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By: Nick Aiello, Justin Künzel, Preson Corral, Jake Peckham, and Gian Pancipanci

Nationalism is On the Rise

Nationalism could be defined as extreme pride or patriotism in one's country or ethnic group or the idea one's country is superior to all others. The constant belief that one's country is better than another is never a good idea. These beliefs can lead to friction or tension between two countries that will continue to build up over time and cause hatred between the countries. This is exactly what happened in the Balkan Peninsula at the beginning of the 1910's. The citizens of Serbia and Austria-Hungary felt extreme nationalism towards their own countries, which created large amounts of friction between the two countries. According to Margret MacMillan in an article entitled "The Rhyme of History: Lessons of the Great War," "[In Europe]... the growth of nationalistic feelings...did much to cause ill will among nations who might otherwise have been friends" (MacMillan).  MacMillan refers to the counties of Serbia and Austria-Hungary in the article. If it was not for the feelings of extreme nationalism that led to conflict, these countries may have been allies. But the combination of history and conflict between two countries is always an equation for violence. Tension keeps building and only a single spark is needed to set fire to tensions and create violence, and that spark was the assassination of Archduke Franz Ferdinand.

The Assassination of Archduke Ferdinand

Archduke Franz Ferdinand, nephew of Emperor Franz Josef and heir to the Austro-Hungarian Empire, is shot to death along with his wife by a Serbian nationalist in Sarajevo, Bosnia, on June 28 in 1914. The assassination of Franz-Ferdinand and Sophie set off a rapid chain of events: Austria-Hungary, like many in countries around the world, blamed the Serbian government for the attack and hoped to use the incident as justification for settling the question of Slav nationalism once and for all. As Russia supported Serbia, an Austro-Hungarian declaration of war was delayed until its leaders received assurances from German leader Kaiser Wilhelm that Germany would support their cause in the event of a Russian intervention–which would likely involve Russia's ally, France, and possibly Britain as well. On July 28, Austria-Hungary declared war on Serbia, and the tenuous peace between Europe's great powers collapsed. Within a week, Russia, Belgium, France, Great Britain and Serbia had lined up against Austria-Hungary and Germany, and World War I had begun. (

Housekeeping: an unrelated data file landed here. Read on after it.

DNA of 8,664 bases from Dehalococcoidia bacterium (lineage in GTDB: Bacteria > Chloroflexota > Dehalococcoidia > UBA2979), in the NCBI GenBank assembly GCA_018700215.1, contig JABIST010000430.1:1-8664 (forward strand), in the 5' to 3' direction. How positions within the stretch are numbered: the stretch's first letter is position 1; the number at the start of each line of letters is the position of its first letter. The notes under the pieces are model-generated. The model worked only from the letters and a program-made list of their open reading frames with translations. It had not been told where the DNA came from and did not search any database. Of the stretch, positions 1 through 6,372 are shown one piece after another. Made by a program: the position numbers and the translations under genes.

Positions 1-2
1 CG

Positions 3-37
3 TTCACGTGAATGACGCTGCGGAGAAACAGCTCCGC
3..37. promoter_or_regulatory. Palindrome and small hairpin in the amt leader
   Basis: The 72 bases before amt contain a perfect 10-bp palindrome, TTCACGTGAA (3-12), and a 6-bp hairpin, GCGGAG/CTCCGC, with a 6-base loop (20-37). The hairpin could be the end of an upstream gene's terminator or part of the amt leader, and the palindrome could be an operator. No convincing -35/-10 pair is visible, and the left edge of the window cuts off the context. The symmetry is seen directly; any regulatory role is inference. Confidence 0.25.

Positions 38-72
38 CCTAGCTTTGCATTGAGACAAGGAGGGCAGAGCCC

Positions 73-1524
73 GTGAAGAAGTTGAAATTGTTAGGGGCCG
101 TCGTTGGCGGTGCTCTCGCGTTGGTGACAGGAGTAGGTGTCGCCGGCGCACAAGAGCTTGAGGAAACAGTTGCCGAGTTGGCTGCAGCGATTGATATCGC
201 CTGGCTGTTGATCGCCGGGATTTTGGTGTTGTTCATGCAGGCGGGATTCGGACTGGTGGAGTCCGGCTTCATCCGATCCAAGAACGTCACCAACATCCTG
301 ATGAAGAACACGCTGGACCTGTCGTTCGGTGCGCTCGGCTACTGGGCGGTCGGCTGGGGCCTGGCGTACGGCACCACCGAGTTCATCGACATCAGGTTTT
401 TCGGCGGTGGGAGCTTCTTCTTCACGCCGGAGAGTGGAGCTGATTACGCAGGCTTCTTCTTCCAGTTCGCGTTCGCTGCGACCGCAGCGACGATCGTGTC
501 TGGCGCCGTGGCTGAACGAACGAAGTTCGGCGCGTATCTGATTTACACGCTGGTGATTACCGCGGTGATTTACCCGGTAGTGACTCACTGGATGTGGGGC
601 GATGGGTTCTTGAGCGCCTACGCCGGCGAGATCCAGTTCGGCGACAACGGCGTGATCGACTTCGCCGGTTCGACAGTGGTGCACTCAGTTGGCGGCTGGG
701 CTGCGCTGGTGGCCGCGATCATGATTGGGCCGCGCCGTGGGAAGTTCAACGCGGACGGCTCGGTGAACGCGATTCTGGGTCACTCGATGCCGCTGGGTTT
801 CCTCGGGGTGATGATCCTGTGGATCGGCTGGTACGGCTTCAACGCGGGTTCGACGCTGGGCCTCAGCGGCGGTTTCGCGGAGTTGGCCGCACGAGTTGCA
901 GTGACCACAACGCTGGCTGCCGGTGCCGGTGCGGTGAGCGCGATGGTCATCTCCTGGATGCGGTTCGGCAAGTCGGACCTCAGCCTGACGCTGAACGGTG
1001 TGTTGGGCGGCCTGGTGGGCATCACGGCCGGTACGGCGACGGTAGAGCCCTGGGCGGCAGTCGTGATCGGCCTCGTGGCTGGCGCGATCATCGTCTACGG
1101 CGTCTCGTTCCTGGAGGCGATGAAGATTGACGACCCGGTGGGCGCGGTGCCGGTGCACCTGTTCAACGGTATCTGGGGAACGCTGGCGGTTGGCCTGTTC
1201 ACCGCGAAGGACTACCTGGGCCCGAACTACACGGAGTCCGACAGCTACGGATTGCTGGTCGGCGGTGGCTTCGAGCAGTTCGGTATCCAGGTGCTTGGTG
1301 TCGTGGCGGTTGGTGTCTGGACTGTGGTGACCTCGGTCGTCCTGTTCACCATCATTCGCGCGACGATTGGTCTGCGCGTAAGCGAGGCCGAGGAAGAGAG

Militarism Leads to Tension

  What is militarism? Militarism is the rise of military power to a nation. Now this happens to be the main cause to WW1 because other nations started to question and become more concern about the nation that is militarizing. Most likely the nations are becoming scared because they are staying stagnant while they other nation is increasing their strength.

"It is also important to take notice of the fact that from 1910 to 1914, while France increased her defence expenditure by 10%, Britain by 13%, Russia by 39%, and Germany was the most militaristic as she increased by 73%. Increased war expenditure enabled all the powers to raise more armies and improve their battleships" (The Corner). "Increased military and naval rivalry led not only to the belief that war was coming (The German ruling group felt that only through a war could Germany become a world power. Military preparations strengthened this belief.) and increase in military control of the civilian government (particularly in Germany and Russia) also increased cooperation among the military staff of the countries of the same camp. For example, all the three Entente powers held secret military talks. The British and the French naval authorities agreed that the French navy should be concentrated in the Mediterranean and the British in the North Sea. Germany and Austria also had military agreements. When the First World War was fought, it was to be fought by all powers because they had made the military plan cooperatively. As a result of the armaments race, all the European powers were prepared for a war by 1914" (The Corner).

Russia became worrisome about getting attacked by Germany.  Germany declared War on France. Russia promised protection for France.France then proceeded to urge Russia to began mobilization. France even went as far as funding western Russian mobilization.  The moneywent towards railways being built to transport artillery and troops.  5 million troops were trained and ready to fight for Russia if need be.


"Archduke Franz Ferdinand Assassinated." A&E Television Networks, n.d. Web.   07 Jan. 2015

MacMillan, Margret. "The Rhyme of History: Lessons of the Great War." The Brookings    Institution. N.p., n.d. Web. 09 Jan. 2015.

"World War I." - Militarism. N.p., n.d. Web. 08 Jan. 2015.

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